SAMOA

Scalable Advanced Massive Online Analysis (SAMOA) is a distributed streaming machine learning framework developed by Yahoo!. It is designed to run on Apache Storm and Apache S4. The system can leverage the algorithms provided by the MOA project for tasks like classification.

Natural Language Processing

This section is dedicated to Java libraries and projects for addressing problems from the subfield of machine learning called Natural Language Processing (NLP).

NLP is not my area, so I’ll just point to the key libraries.

  • OpenNLP: Apache OpenNLP is a toolkit for processing natural language text. It provides methods for NLP tasks such as tokenization, segmentation, and entity extraction.
  • LingPipeLingPipe is a toolkit for computational linguistics and includes methods for topic classification, entity extraction, clustering, and sentiment analysis.
  • GATE: The General Architecture for Text Engineering (GATE) is an open source library for text processing. It provides an array of sub-projects targeted at different use cases.
  • MALLETMachine Learning for Language Toolkit (MALLET) is a Java toolkit fro statistical natural language processing, document classification, clustering, topic modeling and information extraction.

Computer Vision

This section lists those libraries for the subfield of machine learning called Computer Vision (CV).

Again, CV is not my area, so I’ll just point to the key libraries.

  • BoofCVBoofCV is an open source library for computer vision and robotics applications. It supports features such as image processing, features, geometric vision, calibration, recognition and image data IO.

Deep Learning

Neural Nets are hot again with the development of deep learning methods and faster hardware. This section lists key Java libraries for working with neural networks and deep learning.

  • Encog: Encog is a machine learning library that provides algorithms such as SVM, classical neural networks, genetic programming, bayesian networks, HMM and genetic algorithms.
  • Deeplearning4j: Deeplearning4j is claimed to be a commercial-grade deep learning library written in Java. It is described as being compatible with Hadoop and provides algorithms including Restricted Boltzmann machines, deep-belief networks and Stacked Denoising Autoencoders.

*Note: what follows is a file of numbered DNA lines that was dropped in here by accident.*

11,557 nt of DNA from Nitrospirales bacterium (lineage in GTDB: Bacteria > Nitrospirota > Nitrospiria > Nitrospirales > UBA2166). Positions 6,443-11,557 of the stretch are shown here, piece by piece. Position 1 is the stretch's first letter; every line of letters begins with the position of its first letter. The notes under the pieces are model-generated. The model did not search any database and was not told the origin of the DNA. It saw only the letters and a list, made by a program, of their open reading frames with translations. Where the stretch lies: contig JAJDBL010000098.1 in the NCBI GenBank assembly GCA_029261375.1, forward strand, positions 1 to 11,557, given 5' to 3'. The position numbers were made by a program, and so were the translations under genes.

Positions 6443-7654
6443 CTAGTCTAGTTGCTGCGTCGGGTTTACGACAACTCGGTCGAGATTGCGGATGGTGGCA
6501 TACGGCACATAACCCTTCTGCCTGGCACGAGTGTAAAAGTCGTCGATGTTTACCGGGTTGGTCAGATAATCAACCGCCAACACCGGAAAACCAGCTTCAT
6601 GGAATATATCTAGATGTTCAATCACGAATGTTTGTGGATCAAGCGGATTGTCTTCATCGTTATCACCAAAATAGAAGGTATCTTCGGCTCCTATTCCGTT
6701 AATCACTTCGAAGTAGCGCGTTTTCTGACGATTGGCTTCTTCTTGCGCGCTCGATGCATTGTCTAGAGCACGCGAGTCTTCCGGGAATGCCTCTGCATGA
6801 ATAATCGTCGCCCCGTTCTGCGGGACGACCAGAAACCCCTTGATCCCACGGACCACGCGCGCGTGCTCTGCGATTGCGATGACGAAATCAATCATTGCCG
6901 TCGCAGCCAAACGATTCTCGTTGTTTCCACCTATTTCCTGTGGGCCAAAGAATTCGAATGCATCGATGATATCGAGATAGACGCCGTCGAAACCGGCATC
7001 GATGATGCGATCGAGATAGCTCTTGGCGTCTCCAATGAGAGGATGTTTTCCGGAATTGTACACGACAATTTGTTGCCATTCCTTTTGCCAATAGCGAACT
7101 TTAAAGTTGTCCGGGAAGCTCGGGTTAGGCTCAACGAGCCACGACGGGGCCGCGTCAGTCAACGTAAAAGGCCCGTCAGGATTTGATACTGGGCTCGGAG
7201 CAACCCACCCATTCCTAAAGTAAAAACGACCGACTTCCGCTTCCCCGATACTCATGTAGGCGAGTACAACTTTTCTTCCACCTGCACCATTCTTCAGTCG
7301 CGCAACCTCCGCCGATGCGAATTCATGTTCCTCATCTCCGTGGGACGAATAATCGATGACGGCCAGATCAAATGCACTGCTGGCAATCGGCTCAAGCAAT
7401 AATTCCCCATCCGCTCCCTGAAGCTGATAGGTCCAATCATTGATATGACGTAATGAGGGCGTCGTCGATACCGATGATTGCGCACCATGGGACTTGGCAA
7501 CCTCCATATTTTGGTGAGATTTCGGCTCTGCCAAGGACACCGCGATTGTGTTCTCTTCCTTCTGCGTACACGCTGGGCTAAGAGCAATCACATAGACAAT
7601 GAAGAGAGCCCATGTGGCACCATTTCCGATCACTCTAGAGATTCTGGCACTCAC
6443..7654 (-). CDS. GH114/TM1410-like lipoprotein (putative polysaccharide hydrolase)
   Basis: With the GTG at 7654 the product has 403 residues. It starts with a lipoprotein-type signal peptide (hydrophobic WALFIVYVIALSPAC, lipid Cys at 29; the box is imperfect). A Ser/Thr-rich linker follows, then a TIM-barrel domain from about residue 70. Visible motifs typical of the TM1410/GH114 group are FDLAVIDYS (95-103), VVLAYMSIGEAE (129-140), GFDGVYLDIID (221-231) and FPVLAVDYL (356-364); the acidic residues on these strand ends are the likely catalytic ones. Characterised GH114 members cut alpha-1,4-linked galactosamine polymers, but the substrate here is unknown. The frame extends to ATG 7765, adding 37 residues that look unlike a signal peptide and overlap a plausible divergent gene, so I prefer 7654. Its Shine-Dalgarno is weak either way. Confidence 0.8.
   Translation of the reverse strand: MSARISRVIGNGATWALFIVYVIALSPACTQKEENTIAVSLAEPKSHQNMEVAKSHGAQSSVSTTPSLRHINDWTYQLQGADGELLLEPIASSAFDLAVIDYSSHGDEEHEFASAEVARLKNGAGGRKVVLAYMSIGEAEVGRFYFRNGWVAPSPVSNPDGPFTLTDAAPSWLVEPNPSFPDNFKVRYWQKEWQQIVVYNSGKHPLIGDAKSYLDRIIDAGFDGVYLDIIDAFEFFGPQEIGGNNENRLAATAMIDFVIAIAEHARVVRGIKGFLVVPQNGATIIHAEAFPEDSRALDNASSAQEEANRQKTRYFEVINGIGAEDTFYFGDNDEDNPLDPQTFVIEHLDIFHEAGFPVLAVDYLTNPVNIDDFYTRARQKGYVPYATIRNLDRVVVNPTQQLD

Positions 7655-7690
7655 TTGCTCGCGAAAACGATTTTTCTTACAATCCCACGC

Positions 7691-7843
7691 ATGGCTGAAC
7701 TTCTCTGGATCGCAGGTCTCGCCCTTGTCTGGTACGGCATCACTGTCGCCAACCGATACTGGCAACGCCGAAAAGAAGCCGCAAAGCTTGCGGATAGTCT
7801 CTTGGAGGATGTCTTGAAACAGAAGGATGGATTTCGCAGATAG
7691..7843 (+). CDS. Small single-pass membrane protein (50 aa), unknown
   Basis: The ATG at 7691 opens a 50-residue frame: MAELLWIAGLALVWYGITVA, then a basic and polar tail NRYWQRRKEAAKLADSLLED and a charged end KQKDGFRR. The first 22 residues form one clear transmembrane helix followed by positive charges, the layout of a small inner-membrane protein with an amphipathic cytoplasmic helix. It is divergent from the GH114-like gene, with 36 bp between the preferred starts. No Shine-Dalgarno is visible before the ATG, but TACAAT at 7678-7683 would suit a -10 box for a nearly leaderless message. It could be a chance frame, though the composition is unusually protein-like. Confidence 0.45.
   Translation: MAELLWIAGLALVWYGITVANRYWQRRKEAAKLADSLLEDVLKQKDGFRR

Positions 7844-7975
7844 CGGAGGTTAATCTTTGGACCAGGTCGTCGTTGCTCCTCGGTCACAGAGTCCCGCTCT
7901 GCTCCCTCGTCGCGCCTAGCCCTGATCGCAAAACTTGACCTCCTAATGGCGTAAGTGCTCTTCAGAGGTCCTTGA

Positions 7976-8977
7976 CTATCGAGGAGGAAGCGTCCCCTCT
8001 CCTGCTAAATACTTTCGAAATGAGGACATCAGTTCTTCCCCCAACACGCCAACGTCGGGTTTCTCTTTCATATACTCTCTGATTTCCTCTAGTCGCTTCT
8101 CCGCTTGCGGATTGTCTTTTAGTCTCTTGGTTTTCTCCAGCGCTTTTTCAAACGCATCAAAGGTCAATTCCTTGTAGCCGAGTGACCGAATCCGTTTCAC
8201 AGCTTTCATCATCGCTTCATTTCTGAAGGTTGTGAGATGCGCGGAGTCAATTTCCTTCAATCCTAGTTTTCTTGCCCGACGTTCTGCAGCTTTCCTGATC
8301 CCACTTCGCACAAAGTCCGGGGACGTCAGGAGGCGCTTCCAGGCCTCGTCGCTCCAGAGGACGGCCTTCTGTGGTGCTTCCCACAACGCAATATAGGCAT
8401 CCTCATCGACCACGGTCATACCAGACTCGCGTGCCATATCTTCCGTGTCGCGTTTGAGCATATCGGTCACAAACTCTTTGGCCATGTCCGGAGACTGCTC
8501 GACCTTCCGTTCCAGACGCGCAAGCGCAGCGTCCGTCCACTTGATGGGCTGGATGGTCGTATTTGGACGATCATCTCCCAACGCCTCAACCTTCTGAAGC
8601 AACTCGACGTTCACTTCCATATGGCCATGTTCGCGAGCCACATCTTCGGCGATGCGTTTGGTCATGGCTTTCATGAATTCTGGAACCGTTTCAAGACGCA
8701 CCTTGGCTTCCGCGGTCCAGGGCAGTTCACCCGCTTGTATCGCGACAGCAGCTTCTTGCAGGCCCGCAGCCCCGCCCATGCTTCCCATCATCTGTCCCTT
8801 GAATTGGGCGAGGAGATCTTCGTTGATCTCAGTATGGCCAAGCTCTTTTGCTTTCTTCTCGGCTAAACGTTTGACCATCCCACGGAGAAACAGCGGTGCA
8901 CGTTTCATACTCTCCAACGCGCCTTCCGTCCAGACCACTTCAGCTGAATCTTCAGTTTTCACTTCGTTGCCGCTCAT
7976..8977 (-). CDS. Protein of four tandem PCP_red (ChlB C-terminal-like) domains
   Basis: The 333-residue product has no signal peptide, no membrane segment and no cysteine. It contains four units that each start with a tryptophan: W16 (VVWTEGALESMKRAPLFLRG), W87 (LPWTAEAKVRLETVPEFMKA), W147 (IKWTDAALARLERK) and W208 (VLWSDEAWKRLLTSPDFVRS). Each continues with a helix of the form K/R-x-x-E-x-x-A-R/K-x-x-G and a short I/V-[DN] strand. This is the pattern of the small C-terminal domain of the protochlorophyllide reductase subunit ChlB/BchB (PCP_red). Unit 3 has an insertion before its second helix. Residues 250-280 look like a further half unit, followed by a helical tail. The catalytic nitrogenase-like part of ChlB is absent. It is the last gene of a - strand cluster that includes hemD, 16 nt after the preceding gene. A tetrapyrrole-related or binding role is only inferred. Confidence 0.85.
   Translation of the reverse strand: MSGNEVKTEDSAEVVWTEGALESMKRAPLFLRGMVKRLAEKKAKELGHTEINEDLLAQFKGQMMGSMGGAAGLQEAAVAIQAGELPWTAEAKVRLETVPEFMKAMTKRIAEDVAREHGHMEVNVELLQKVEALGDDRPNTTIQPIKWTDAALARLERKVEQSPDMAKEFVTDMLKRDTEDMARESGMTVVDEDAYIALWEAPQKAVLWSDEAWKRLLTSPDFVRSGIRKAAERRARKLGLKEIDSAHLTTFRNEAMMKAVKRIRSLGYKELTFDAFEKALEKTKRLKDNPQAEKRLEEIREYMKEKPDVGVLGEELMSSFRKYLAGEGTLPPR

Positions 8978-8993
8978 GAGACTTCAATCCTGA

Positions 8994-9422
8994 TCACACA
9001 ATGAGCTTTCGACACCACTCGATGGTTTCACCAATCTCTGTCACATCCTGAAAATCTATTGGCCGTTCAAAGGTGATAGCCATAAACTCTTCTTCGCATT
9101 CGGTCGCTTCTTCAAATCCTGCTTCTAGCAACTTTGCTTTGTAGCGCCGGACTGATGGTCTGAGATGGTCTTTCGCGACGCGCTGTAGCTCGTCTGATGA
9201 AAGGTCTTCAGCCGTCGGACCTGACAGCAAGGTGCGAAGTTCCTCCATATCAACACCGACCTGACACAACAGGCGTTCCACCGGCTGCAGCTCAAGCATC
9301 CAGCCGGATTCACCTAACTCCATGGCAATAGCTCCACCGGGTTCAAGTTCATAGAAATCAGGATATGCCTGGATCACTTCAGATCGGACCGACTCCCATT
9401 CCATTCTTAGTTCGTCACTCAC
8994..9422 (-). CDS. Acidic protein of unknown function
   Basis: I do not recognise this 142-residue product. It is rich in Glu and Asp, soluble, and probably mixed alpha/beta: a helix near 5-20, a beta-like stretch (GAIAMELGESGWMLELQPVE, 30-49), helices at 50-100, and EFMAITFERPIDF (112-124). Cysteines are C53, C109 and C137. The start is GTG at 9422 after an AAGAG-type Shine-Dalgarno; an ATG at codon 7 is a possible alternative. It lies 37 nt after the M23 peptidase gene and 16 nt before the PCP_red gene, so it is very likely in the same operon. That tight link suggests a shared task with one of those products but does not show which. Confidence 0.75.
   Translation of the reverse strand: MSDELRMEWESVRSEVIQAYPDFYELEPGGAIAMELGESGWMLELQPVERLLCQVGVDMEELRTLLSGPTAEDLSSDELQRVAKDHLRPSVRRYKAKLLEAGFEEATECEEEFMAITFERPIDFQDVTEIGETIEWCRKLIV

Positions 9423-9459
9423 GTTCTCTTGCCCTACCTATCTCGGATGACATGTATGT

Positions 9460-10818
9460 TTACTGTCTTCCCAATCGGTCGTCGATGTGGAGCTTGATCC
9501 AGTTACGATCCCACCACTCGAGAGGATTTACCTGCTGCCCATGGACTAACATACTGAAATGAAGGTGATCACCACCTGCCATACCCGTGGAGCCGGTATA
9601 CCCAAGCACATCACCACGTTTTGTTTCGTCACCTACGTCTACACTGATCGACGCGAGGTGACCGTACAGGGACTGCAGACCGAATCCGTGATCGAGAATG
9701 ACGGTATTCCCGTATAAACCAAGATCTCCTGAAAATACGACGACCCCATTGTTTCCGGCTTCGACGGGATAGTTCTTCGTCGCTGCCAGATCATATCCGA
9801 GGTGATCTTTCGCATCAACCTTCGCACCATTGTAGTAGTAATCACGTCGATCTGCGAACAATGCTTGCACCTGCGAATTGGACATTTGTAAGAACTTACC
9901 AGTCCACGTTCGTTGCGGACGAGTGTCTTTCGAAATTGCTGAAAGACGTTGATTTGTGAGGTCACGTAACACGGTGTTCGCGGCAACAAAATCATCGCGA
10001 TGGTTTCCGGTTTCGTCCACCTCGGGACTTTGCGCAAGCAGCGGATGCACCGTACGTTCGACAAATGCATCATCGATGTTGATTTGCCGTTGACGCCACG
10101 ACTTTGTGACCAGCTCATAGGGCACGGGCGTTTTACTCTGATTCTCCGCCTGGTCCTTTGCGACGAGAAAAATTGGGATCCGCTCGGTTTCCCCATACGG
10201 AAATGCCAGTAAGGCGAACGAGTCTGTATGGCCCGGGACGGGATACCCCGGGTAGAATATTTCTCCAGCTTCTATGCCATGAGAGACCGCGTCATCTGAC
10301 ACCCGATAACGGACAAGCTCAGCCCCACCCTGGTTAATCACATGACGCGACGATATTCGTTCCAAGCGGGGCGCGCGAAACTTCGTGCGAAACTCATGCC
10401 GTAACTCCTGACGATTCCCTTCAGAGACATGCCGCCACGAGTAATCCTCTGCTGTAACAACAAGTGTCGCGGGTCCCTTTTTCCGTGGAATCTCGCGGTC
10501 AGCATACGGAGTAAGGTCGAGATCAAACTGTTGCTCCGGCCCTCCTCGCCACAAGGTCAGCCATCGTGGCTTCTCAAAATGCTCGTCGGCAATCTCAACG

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Summary

In this round-up post we have touched on the big name options when selecting a library or platform for machine learning when working in Java.

These are the players and the popular projects, but by no means is this list complete. For example, take a look at this page on MLOSS.org that lists (at the time of writing) 71 Java-based open source machine learning projects. That’s a lot and I’m sure there are more on GitHub and SourceForge.

They key is to think hard about your own project and it’s requirements. Figure out what you need from a library or platform and then pick and learn a project that best fits your needs.

12 Responses to Java Machine Learning

  1. Kayode April 8, 2016 at 1:22 pm #

    This is very interesting. Thanks for sharing. Please have you worked with MOA before? I have some questions to ask on MOA.

    • Jason Brownlee April 8, 2016 at 1:33 pm #

      Thanks Kayode.

      No sorry, I have not worked with MOA before.

  2. Nemanja May 14, 2016 at 5:15 pm #

    Thank you very much very educational website

  3. Marcus May 24, 2016 at 7:31 pm #

    Just came across SMILE (http://haifengl.github.io/smile/).

    Seems quite complete already. Does anybody have experiences with it?

    Makes me think about ditching WEKA from Java Code, which can be a hassle at times.

  4. Gaurav Gupta June 13, 2016 at 2:20 am #

    Thanks for listing the Java based ML libraries/tools. But it looks to me that you have missed http://www.h2o.ai/ . Its a java based ML and deep learning APIs and one call/embed it in a JVM based application, please refer – https://www.linkedin.com/pulse/calling-h2o-from-jvm-applications-raymond-peck

    • Jason Brownlee June 14, 2016 at 8:11 am #

      Thanks Gaurav.

      Generally, I would group H2o as MLaaS more than a Java library.

  5. Swaroop June 25, 2016 at 4:16 am #

    Great Info. But do you know under MLlib (Spark) section, “Machine” spelling is wrong. Sorry to spam, but couldn’t resist to notify.

  6. Douglas Arantes July 1, 2016 at 1:39 am #

    Jason can you add the Smile library to the list?

    http://haifengl.github.io/smile/

  7. Анастасия Ананьева July 15, 2016 at 8:42 pm #

    We are proud to announce that we moved the website for Java-ML from my personal hosting to Sourceforge .